In a petition submitted to USDA on August 28, the Center for Science and Public Interest and Consumer Reports requested that the agency stop requiring the terms “Uncured” and “No Nitrate or Nitrite Added” on labels for specific meats such as bacon, hot dogs, and pepperoni that have been processed with nitrates or nitrites from non-synthetic sources, such as celery powder. These groups believe that the labels are misleading and may give consumers the false impression that these products are healthier.

NITRATES/NITRITES IN CURED MEATS

Curing meat involved the addition of salt, nitrate, and/or nitrite to fresh-cut meats which enables preservation by removing moisture. Synthetic nitrates have been used since at least the 1920s to speed up the curing process but these synthetic nitrates could result in the formation of nitrosamines, some of which have been shown to be a carcinogenic in animal studies.

In the 1990s, manufacturers began developing new ways to cure meats with celery or other natural nitrate/nitrite sources. Federal labeling rules require meats processed in this manner to include the terms “Uncured” and the statement “No Nitrate or Nitrite Added” because they do not use synthetic curing agents.

PETITION TO PROHIBIT NITRATE/NITRITE FREE CLAIM

The Center for Science and Public Interest and Consumer Reports are petitioning USDA to revise the rules so that the “Uncured” and “No Nitrate or Nitrite Added” claims can only be made on meats prepared with no nitrates or nitrites from any source. The groups are instead urging the agency to require a disclosure stating “Nitrates or Nitrites Added,” with the source indicated in the ingredient list. Furthermore, they are also asking USDA to minimize the levels of residual nitrate, nitrite, and nitrosamines in meat processed with nitrates or nitrites.

Currently, products that are labeled as “No Nitrate or Nitrite Added” generally include the statement “except those that are naturally occurring in [name of ingredient that is a source of nitrates or nitrites].” This language is generally included in the fine print on the packaging and does not explain that those compounds are chemically identical to synthetic ones.

Recently, Consumer Reports tested 31 packaged deli meats, including both name brand and store brand chicken, ham, roast beef, salami, and turkey products. Their test showed that nitrates and nitrites are found in processed meats labeled “Uncured” or “No Nitrates or Nitrites Added” at similar levels to those prepared with synthetic curing agents such as sodium nitrite.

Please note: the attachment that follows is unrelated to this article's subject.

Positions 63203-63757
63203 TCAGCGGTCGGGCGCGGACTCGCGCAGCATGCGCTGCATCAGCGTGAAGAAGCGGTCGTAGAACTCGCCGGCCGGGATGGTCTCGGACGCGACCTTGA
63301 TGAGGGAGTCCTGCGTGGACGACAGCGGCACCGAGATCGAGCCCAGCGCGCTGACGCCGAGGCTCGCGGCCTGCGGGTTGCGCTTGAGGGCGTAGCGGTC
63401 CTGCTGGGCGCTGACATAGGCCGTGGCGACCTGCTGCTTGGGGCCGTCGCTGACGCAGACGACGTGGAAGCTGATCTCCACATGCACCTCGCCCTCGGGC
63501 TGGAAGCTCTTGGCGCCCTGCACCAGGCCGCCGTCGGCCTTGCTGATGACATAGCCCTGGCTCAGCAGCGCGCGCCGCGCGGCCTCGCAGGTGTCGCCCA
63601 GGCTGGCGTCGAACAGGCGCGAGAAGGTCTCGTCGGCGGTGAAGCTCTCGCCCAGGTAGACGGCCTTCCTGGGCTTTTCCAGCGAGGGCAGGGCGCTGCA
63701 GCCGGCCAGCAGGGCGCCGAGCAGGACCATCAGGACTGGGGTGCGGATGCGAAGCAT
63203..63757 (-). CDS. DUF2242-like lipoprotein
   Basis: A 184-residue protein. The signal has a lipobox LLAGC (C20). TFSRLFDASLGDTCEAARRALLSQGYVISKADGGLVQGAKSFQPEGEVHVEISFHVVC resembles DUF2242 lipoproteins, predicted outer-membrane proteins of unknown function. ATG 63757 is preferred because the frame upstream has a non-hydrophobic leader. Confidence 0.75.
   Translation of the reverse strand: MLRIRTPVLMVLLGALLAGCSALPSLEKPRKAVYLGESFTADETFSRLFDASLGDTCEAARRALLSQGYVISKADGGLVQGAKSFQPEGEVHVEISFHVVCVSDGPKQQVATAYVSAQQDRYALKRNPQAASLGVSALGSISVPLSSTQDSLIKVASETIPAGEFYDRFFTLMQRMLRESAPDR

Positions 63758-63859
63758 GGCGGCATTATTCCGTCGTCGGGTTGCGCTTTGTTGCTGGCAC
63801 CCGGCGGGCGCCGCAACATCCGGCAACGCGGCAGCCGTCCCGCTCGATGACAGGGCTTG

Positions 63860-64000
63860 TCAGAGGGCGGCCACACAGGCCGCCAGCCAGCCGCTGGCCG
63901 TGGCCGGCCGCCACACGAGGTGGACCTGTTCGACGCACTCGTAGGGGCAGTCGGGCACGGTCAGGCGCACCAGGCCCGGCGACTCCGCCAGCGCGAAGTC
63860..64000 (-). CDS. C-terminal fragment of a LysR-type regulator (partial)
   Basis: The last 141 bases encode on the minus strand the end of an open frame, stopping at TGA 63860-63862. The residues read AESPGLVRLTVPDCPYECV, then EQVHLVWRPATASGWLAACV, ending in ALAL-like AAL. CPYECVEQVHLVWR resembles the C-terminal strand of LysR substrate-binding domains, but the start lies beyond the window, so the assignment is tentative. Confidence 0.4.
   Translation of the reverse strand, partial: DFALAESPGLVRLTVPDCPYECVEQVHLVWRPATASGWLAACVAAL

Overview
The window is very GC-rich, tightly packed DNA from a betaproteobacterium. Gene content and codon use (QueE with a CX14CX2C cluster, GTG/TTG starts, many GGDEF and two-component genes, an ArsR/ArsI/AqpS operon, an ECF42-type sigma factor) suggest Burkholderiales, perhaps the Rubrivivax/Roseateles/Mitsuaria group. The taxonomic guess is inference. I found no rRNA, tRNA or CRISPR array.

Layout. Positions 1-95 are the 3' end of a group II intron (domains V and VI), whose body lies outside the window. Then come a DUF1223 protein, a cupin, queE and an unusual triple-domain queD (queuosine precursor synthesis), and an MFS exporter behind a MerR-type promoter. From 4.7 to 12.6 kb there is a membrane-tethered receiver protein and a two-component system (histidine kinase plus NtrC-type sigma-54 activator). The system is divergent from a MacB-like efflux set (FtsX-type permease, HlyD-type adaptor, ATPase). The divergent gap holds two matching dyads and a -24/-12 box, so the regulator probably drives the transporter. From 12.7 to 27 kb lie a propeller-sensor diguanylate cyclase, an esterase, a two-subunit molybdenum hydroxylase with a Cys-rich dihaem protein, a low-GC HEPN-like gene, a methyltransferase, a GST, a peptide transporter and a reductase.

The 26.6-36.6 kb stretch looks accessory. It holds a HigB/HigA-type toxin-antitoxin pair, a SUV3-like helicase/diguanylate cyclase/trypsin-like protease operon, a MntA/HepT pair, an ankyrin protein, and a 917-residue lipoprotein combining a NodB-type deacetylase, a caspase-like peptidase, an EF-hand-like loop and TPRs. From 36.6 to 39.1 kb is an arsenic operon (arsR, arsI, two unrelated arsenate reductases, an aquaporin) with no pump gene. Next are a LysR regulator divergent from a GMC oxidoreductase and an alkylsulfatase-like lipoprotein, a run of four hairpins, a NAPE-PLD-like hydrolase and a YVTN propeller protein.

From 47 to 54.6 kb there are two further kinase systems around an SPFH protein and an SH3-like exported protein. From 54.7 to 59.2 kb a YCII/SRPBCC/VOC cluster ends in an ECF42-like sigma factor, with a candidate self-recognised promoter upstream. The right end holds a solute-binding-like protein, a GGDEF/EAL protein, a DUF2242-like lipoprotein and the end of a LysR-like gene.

Furthermore, earlier this year, Consumer Reports also conducted a survey of 1,000 Americans, 42 percent of whom said they would be confused about if or what type of nitrates were added in deli meats that bore the “No Nitrate or Nitrite Added” label.

LEGAL IMPLICATIONS OF PETITIONS

The federal regulations for labeling of products containing nitrates/nitrites is not currently clear and depend on the type of food and curing agent used. When hot dog or bacon manufactures use natural curing agents, such as celery powder, in lieu of synthetic sodium nitrite, they are required to use terms such as “No Nitrates Added” or “Uncured” in order to label the packages as “hot dogs” or “bacon.” In other cases, food manufacturers may add these claims voluntarily, perhaps for marketing reasons.

The petition from the Center for Science and Public Interest and Consumer Report was filed with USDA’s Department of Food Safety and Inspection Service (“FSIS”). FSIS has the authority to exercise the functions of the Secretary of Agriculture as specific in the Federal Meat Inspection Act and the Poultry Products Inspection Act. FSIS protects the public by verifying that meat, poultry, and egg products are safe, wholesome, unadulterated, and correctly labeled and packaged.

The petition will be considered for rulemaking under the FSIS’s petition regulations presented in 9 CPR part 392, which requires them to collect petitions and information related to the safety and labeling of meat, poultry, and eggs.  The USDA has stated that the agency will review the petition and decide whether to address this issue based on their analysis.

 

To read the Consumer Report and Center for Science in the Public Interest’s petition, click here.

To read 9 CPR part 392, click here.

To learn more about food additives in meat and poultry, click here.

For more information on food labeling laws in the U.S., click here.